Declining Speech Patterns May Be Early Indicator of Alzheimer’s
Researchers from the University of Wisconsin-Madison recently studied speech patterns to determine if declining speech is an early indicator of mental decline.
To test speech patterns, researchers had people describe a picture they were shown in videotaped sessions two years apart. They looked at pauses, filler words and other verbal changes. Researchers first did the picture-description test on 400 people without cognitive problems and saw no change over time in verbal skills. Next, they tested 264 participants in the Wisconsin Registry for Alzheimer’s Prevention, a long-running study of people in their 50s and 60s, most of whom have a parent with Alzheimer’s and might be at higher risk for the disease themselves. Of those, 64 already had signs of early decline or developed it over the next two years, according to other neurological tests they took.
After the second test, two years later, those with early-stage mild cognitive impairment slid much faster on certain verbal skills than those who didn’t develop thinking problems.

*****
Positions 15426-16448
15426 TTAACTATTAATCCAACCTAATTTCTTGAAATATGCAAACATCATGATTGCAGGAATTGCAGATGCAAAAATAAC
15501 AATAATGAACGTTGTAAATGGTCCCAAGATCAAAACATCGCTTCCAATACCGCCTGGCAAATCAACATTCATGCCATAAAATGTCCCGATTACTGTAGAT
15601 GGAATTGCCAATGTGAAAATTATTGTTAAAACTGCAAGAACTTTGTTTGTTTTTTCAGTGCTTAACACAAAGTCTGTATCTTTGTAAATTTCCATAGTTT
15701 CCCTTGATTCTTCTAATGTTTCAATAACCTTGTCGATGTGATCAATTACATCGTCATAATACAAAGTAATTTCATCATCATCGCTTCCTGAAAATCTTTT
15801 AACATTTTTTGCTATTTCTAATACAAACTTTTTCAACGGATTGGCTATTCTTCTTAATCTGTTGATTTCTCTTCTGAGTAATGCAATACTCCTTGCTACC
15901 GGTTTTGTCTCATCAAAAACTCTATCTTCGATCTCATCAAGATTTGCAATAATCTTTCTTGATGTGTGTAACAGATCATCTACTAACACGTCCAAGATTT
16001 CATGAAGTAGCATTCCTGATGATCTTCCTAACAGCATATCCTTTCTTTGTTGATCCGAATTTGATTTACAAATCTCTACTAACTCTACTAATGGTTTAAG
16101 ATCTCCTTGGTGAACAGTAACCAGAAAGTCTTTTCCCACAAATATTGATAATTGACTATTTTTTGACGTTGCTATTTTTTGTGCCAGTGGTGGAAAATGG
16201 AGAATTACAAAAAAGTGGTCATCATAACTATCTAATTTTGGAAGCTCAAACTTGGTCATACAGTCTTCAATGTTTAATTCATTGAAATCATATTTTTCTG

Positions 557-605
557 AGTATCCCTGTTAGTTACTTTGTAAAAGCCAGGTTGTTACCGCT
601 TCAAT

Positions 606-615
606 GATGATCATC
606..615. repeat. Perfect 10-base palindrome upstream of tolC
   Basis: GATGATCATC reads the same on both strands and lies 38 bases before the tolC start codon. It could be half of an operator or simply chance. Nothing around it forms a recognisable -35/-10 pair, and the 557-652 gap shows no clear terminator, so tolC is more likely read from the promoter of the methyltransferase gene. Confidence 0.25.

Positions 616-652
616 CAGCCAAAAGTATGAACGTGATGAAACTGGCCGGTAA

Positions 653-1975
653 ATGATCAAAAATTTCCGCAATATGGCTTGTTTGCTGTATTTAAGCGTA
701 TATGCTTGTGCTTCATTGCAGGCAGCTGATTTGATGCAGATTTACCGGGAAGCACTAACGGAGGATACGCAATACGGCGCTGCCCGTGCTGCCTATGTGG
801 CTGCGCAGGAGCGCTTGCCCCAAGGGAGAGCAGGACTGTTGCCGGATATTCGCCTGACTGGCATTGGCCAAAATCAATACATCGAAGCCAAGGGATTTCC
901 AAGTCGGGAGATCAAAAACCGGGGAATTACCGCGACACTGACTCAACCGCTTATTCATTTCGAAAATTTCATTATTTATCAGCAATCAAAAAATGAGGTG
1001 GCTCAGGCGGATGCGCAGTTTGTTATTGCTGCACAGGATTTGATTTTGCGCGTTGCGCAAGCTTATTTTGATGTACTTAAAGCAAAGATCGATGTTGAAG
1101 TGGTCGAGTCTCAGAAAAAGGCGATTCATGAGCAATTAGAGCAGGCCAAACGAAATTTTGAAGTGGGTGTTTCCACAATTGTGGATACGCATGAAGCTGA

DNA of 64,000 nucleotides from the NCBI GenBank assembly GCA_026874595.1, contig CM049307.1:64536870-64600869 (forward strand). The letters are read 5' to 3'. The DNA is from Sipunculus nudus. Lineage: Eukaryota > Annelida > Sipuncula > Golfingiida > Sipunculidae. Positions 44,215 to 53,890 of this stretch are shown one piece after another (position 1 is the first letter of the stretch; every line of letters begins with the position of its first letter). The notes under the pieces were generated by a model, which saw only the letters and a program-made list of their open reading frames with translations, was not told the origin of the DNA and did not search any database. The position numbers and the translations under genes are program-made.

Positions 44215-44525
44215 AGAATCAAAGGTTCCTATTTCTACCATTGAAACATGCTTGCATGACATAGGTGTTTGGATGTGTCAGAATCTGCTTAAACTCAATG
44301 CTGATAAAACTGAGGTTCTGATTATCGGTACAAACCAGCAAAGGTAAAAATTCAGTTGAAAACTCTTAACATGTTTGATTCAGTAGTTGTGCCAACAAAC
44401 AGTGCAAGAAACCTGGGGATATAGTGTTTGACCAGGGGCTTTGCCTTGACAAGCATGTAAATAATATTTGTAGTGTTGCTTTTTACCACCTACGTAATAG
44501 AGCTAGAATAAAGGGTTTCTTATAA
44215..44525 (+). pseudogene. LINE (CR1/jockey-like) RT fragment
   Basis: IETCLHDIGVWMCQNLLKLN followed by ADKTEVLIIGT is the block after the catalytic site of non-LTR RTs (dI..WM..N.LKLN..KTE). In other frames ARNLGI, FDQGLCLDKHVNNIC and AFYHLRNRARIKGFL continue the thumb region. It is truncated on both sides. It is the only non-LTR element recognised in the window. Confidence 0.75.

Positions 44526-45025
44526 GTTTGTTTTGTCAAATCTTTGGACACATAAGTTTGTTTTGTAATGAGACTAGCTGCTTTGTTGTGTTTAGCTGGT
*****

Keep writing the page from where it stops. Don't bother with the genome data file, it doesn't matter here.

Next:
A similar study found that hearing loss may be another clue to possible mental decline. It involved 783 people from the same Wisconsin registry project. Those who said at the start of the study that they had been diagnosed with hearing loss were more than twice as likely to develop mild cognitive impairment over the next five years as those who did not start out with a hearing problem.
Significance of Early Diagnosis
According to the Alzheimer’s Association, about 47 million people worldwide have dementia, and Alzheimer’s is the most common type. In the U.S., about 5.5 million people have the disease. Unfortunately, drugs can’t slow or reverse it, just ease symptoms. But doctors do believe that earlier diagnoses and earlier treatment have benefits. So the significance of this study is that speech and hearing tests are affordable and easy ways to start the diagnosis process. Identifying an early indicator of Alzheimer’s could have significant impact on future treatment.
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